Why you may want to enable Hardware Accelerated GPU Scheduling in Windows 10
Microsoft introduced a new graphics feature in Windows 10 version 2004; called Hardware Accelerated GPU Scheduling, it is designed to improve GPU scheduling and thus performance when running applications and games that use the graphics processing unit.
The new graphics feature has some caveats and limitations: it is only available in Windows 10 version 2004 or newer, requires a fairly recent GPU, and needs drivers that support the feature.Â The option becomes available only if the system meets all requirements.
You may check the system's graphics settings in the following way to find out whether Hardware Accelerated GPU Scheduling is available on your device:
- Make sure you run graphics drivers that support the feature. Nvidia customers need the GeForce driver 451.48 or newer for instance as the company introduced support for Hardware Accelerated GPU Scheduling in that version.
- Make sure you run Windows 10 version 2004, e..g by opening Start, typing winver, and selecting the result.
- Open the Settings application on the Windows 10 system with the help of the shortcut Windows-I, or select Start > Settings.
- Go to System > Display > Graphics Settings.
- The Hardware-accelerated GPU scheduling option is displayed on the page that opens if both the GPU and the GPU driver support the feature.
- Use the switch to set the feature to On.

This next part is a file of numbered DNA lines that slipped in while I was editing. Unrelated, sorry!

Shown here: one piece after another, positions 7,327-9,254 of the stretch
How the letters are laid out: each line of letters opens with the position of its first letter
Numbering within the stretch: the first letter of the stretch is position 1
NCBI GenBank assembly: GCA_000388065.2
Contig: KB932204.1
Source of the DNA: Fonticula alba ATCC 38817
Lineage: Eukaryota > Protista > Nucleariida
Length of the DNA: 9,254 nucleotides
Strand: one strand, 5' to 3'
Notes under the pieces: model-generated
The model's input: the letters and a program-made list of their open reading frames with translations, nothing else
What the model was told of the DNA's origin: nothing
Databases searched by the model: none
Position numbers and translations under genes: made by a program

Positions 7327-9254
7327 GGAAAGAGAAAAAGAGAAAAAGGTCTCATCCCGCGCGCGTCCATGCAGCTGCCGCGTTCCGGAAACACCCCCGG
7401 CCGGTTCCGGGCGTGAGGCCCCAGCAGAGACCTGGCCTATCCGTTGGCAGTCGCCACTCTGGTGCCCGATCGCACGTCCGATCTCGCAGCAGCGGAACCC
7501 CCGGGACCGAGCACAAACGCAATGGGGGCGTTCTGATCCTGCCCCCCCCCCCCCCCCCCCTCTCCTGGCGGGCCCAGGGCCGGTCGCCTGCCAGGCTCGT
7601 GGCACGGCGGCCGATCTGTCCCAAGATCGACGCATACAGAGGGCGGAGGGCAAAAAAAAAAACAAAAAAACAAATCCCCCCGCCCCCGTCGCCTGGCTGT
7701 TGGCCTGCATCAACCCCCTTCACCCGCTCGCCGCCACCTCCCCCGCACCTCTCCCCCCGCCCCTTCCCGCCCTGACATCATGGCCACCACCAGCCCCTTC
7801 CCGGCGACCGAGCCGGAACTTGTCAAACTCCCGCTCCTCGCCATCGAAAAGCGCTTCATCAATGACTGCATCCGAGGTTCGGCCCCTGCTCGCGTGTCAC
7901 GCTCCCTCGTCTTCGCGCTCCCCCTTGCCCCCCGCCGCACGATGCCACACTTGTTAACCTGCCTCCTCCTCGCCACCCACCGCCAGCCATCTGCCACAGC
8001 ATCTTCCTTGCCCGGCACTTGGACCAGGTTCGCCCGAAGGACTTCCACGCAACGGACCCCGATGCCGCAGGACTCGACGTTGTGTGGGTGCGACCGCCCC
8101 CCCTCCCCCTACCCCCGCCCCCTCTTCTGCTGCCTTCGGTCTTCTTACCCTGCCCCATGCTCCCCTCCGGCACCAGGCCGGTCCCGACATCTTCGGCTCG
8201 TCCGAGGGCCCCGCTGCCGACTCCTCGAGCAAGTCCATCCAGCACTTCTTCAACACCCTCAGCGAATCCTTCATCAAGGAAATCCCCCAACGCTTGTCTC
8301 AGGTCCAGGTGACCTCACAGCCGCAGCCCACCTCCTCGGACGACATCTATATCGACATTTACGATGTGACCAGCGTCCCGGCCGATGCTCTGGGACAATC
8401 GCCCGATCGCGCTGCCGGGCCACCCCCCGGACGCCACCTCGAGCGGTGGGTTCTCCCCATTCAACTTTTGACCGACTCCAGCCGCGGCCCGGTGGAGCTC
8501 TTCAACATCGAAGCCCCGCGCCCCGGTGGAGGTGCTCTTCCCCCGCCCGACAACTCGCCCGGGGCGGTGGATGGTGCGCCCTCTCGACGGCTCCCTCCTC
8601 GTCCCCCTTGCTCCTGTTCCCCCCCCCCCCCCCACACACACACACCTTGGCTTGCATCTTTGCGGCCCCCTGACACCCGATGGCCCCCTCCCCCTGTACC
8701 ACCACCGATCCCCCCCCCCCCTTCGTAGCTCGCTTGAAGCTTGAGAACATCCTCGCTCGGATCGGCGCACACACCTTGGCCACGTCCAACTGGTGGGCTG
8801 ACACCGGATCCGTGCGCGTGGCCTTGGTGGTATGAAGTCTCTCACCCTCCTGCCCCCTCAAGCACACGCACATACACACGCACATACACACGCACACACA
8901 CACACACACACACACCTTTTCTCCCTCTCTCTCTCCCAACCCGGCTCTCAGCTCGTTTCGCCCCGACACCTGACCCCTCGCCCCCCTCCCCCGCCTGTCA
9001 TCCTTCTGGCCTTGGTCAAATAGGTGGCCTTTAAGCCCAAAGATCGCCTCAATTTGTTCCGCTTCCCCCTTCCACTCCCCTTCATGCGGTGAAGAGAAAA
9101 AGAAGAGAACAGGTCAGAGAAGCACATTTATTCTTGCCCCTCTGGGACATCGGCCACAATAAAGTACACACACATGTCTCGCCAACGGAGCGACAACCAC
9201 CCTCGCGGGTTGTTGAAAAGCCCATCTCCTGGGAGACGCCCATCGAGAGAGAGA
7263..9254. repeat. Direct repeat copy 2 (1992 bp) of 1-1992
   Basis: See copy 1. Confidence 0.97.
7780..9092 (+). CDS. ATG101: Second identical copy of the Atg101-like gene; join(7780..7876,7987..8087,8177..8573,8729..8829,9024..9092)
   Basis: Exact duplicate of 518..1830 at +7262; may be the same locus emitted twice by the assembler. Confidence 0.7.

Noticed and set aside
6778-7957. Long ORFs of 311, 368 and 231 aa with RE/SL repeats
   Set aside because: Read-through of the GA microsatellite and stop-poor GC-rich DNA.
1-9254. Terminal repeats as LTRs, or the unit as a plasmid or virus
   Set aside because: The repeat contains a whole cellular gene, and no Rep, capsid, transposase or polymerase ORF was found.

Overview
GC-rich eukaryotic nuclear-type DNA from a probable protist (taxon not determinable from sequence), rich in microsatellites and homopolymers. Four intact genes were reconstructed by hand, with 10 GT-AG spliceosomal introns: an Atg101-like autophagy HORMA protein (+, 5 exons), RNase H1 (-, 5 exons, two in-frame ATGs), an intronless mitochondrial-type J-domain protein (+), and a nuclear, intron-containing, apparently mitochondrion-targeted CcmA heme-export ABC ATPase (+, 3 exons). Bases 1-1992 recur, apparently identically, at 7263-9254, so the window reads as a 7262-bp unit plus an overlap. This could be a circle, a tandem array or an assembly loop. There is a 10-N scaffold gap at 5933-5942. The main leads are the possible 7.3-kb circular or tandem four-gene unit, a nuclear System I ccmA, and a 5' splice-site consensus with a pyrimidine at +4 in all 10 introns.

Microsoft reveals bits of the inner workings of Hardware Accelerated GPU Scheduling in a blog post on the Microsoft Dev blog. The company explains that the feature "is a significant and fundamental change to the driver model" and compares it to "rebuilding the foundation of a house while still living in it".
The company plans to monitor the performance of the feature and will continue to work on it.
Windows 10 users, especially those into gaming, may wonder whether it is worth enabling the feature, or if it is better to enable it at a later point in time when it is more mature.
The German computer magazine PC Games Hardware ran the feature through a set of benchmarks on Nvidia hardware. The testers followed Nvidia's recommendation and picked one of the fastest video cards, a MSI GeForce RTX 2080 Ti Gaming Z, for the test (Nvidia revealed that the most powerful cards benefit the most from the feature).
Benchmarks were run on games such as Doom Eternal, Read Dead Redemption 2, or Star Wars Jedi Fallen Order, with hardware accelerated GPU scheduling set to on and off.
One of the core takeaways of the published benchmark results is that Hardware Accelerated GPU Scheduling does improve performance in all cases. On average, testers noticed a gain between 1-2 frames per second while running the game in 2560x1440 resolution.
It is unclear if the performance improvements will be less with less powerful hardware but Nvidia suggests that it may be the case.
Still, as a gamer, it may make sense to enable Hardware Accelerated GPU Scheduling provided that no drawbacks are observed on machines on which the feature is activated.
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